I have no clear idea what will happen in the long term–and neither does anybody else. But for now I remain impressed with the resilience of supernatural belief. For all its inability to generate genuine knowledge, religion simply works for most people. It is hard to argue with success.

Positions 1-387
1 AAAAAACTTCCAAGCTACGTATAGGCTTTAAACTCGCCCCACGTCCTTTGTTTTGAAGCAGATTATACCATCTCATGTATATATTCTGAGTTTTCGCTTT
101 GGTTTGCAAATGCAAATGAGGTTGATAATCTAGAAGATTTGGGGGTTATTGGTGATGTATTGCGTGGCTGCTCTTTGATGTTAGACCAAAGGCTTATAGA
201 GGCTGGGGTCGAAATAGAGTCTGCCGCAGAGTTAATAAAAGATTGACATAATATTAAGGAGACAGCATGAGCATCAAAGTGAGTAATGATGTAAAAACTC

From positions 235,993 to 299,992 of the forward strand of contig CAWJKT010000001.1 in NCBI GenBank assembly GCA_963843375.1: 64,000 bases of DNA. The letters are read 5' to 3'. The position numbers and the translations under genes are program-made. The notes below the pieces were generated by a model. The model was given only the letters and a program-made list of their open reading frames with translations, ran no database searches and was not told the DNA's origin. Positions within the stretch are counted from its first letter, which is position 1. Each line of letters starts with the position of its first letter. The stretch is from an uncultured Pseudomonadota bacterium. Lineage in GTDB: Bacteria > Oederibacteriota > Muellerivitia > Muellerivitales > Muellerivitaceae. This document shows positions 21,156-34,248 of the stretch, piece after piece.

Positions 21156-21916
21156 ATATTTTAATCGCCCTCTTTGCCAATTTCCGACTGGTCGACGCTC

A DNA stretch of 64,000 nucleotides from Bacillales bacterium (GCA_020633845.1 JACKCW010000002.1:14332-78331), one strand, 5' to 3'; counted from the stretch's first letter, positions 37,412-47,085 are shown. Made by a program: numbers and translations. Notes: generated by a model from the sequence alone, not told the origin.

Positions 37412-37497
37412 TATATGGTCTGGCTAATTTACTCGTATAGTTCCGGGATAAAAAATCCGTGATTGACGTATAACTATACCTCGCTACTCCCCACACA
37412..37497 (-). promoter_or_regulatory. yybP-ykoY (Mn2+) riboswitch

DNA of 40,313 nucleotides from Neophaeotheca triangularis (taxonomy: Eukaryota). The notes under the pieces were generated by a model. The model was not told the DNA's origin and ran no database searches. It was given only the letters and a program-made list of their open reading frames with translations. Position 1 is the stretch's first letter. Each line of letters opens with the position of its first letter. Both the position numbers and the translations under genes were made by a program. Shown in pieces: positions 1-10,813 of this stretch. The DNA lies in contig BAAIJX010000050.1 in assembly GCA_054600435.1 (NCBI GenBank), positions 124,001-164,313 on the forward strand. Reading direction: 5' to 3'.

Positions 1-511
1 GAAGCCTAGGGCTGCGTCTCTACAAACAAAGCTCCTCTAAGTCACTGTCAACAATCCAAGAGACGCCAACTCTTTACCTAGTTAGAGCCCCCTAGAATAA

Am I then saying we skeptics should accept defeat and go home? Not at all. Some of us do manage to bring our other interests into balance with a naturalistic perception of the world, and there is no law of nature that forever restricts humanism to a small set of intellectuals and cultural dissenters. I would, however, like a little soul-searching among ourselves. While we have a well-developed, intellectually compelling picture of reality, we are weak in matters of identity and morality. Our way of life satisfies us,’ I, certainly, am not about to start consulting theologians when I run into ethical questions. I am unmoved by talk about the absurdity of a godless life; self-indulgent philosophical hand-wringing over existential matters leaves me as disgusted as does New Age drivel about cosmic consciousness. Still, the Enlightenment remains incomplete and there is work ahead for those of us committed to its ideals–lots of work. In all likelihood, it will be extremely difficult to achieve what we want, more so than understanding the stars, finding life evolved, or uncovering the flaws in our holy books.